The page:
The military supply chain is national infrastructure — and it needs attention

The military supply chain is national infrastructure — and it needs attention
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The U.S. military system for acquiring spare parts and ordnance could be as fragile today as health care supply chains were two years ago, when conventional wisdom declared them to be sound and resilient. As with medical supplies and equipment, our defense supply chain is centered on a commercial model of rapid turnover inventory management and cost minimization. The result is that the nation’s military logistics supply chain is unable to quickly and effectively respond to a significant spike in demand for weapons and spare parts in the event of an immediate national crisis with a near-peer competitor. 

Lt. Gen. Warren Berry, the Air Force deputy chief of staff for logistics, engineering and force protection, put it aptly when he said this pending crisis in spare parts “scares the crap out of me.” He helped identify the problem when he said that the Air Force has incentivized parts suppliers to largely structure their “business model(s) around peacetime demand,” at the cost of surge capacity in times of war. 

So, how do we better prepare the private sector to surge production of key military supplies and components and build a more resilient defense supply chain? The short answer is to make it worth everybody’s while. Many companies that are critical suppliers for defense generate 70 percent or more of their sales from commercial business. They cannot responsibly produce for a government customer if that work jeopardizes their future in a competitive commercial sector. Government policies that set private sector and government business realities at odds with each other make it harder to improve defense supply chain resilience. 

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Some note that in times of emergency the Defense Production Act (DPA) could be used, and that the DPA is designed specifically for short-notice mobilization. But it will do a president little good to invoke the DPA if the infrastructure (physical plant and skilled workforce), as well as inventories needed to respond to initial surge demand, are lacking. Military weapons and spare parts are generally not dual use, and remain specific to the types of aircraft and other platforms they equip.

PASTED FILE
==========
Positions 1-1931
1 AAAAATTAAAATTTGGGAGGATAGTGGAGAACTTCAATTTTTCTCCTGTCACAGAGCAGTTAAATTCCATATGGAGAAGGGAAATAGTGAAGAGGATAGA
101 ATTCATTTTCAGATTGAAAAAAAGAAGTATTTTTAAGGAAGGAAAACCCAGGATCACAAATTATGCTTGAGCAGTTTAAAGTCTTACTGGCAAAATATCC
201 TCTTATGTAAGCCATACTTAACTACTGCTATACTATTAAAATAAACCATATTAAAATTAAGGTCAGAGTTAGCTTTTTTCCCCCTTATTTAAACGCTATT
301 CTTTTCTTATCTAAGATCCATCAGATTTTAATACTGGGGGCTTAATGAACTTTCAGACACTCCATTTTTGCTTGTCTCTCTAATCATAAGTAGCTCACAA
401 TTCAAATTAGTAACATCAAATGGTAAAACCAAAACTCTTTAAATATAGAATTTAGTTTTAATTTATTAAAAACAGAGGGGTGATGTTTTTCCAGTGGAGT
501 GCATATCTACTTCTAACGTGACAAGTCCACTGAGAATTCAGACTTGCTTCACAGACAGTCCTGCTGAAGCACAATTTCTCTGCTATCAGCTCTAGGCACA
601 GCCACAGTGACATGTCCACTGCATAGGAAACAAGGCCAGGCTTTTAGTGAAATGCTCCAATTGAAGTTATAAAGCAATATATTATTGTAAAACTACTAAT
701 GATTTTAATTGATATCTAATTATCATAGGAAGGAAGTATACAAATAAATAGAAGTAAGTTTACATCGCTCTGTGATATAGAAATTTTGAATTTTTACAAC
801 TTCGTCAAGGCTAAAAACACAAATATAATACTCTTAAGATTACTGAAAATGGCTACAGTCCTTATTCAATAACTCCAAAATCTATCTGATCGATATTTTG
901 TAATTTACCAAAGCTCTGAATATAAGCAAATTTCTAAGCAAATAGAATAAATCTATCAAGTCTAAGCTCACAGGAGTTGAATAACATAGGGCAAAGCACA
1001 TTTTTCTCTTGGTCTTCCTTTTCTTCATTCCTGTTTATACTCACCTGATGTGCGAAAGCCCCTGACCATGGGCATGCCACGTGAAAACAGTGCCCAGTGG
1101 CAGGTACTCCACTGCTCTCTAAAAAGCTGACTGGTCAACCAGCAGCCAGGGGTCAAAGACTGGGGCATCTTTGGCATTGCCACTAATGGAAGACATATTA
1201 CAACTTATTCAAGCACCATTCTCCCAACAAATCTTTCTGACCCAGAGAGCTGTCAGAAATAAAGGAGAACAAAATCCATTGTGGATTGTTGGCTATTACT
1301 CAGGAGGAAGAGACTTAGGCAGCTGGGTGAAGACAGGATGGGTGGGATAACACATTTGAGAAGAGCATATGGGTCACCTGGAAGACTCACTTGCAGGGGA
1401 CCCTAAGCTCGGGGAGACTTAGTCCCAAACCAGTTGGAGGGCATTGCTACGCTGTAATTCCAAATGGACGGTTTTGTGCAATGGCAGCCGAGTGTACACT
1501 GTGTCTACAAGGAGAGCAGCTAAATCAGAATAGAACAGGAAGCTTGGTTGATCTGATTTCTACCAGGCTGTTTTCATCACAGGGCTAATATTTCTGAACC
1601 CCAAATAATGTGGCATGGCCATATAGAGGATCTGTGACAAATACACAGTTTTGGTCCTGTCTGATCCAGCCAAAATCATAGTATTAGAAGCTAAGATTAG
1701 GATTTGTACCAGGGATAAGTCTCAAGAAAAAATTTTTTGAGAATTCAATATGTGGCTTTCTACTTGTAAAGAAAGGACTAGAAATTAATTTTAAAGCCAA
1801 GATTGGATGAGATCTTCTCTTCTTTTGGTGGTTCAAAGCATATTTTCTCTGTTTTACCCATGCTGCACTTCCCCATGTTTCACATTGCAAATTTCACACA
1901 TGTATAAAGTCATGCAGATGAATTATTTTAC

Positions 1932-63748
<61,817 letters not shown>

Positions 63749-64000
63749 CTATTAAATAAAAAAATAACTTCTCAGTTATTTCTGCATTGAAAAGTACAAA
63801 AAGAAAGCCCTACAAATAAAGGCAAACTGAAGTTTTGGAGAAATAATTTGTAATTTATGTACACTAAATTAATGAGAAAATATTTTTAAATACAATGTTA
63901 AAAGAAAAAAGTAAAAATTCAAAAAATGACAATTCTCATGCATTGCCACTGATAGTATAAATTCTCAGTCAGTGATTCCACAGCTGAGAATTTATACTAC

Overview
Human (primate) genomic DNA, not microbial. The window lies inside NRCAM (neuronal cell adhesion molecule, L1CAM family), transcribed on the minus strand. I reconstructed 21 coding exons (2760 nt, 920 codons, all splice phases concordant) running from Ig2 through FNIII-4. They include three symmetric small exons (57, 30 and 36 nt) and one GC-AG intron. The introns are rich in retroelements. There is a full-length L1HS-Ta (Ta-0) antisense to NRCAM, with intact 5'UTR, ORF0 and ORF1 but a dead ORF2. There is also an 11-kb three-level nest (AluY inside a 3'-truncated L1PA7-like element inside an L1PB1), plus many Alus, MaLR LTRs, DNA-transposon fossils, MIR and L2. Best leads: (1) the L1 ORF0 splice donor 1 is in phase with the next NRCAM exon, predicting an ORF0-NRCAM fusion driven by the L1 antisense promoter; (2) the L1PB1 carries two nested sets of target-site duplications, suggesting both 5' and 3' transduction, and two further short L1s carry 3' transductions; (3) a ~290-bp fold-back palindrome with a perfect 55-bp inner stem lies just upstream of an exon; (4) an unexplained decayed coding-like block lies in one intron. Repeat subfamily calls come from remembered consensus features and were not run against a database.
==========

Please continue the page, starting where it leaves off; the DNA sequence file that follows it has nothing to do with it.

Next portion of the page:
Instead, as the Biden administration seeks to restore and expand U.S. infrastructure, one solution that addresses shortfalls in our defense infrastructure focuses on sustainment and supply chain resilience at the platform level “upstream” in the program requirements.    

Specifically, the Defense Department’s acquisition community can work with operators to detail long-term logistic support plans for new platform acquisitions. Logistics requirements are part of current acquisition strategy requirements, but a more explicit call out of expected spare parts and components supplies needed during the life of the platform would address this issue. Building in requirements for the government buyer to acquire spare parts and components at a predictable rate and schedule mitigates risk and incentivizes industry to maintain a baseline production capacity to meet surge requirements.  

One argument against such an approach would be that it could lock in stockpiling equipment for platforms that technology or tactics later rendered obsolete, leaving ample supplies of unneeded items. To address this risk, the by-platform spare parts supply chain requirements should be reviewed for currency by both military service operations and acquisition executives on a periodic basis — perhaps every three to five years. Foreign military acquisition of such platforms through the FMS system can also extend the operational life of spare parts and munitions stockpiles.   

An additional measure to bolster defense supply chain readiness would be to ensure budgets for programs that provide industry the profit margins to make it worthwhile to produce the parts we need. While it makes sense to separate original equipment manufacturers (OEMs) from spare parts suppliers to preserve competition and reduce costs, OEMs still have a place in the long-term parts supply chain. Many of the second- and third-tier suppliers that are now chokepoints in the system rely on OEM demand to stay in business. And these smaller companies typically operate on smaller reserves and from more precarious financial positions. Accordingly, the Department of Defense can encourage a public-private partnership mindset with industry by building on existing supply chain relationships, rather than institutionalizing adversarial relationships with and between defense, industry and government.

As with so much else in defense readiness, the issue comes down to funding and choices among competing objectives. Defense procurement is requirements-driven, so ensuring that more is done to address parts and component supplies at the requirements level, and earlier in program life, makes sense. This solution would help industry and government plan ahead, rather than playing catch up during some high-intensity and short-duration crisis that surges demand for key parts and weapons.  

Bob Nugent is a retired U.S. Navy officer who served in intelligence, operations and acquisitions. He teaches in the Strategy, Management and Operations Department of the Busch School of Business at the Catholic University of America.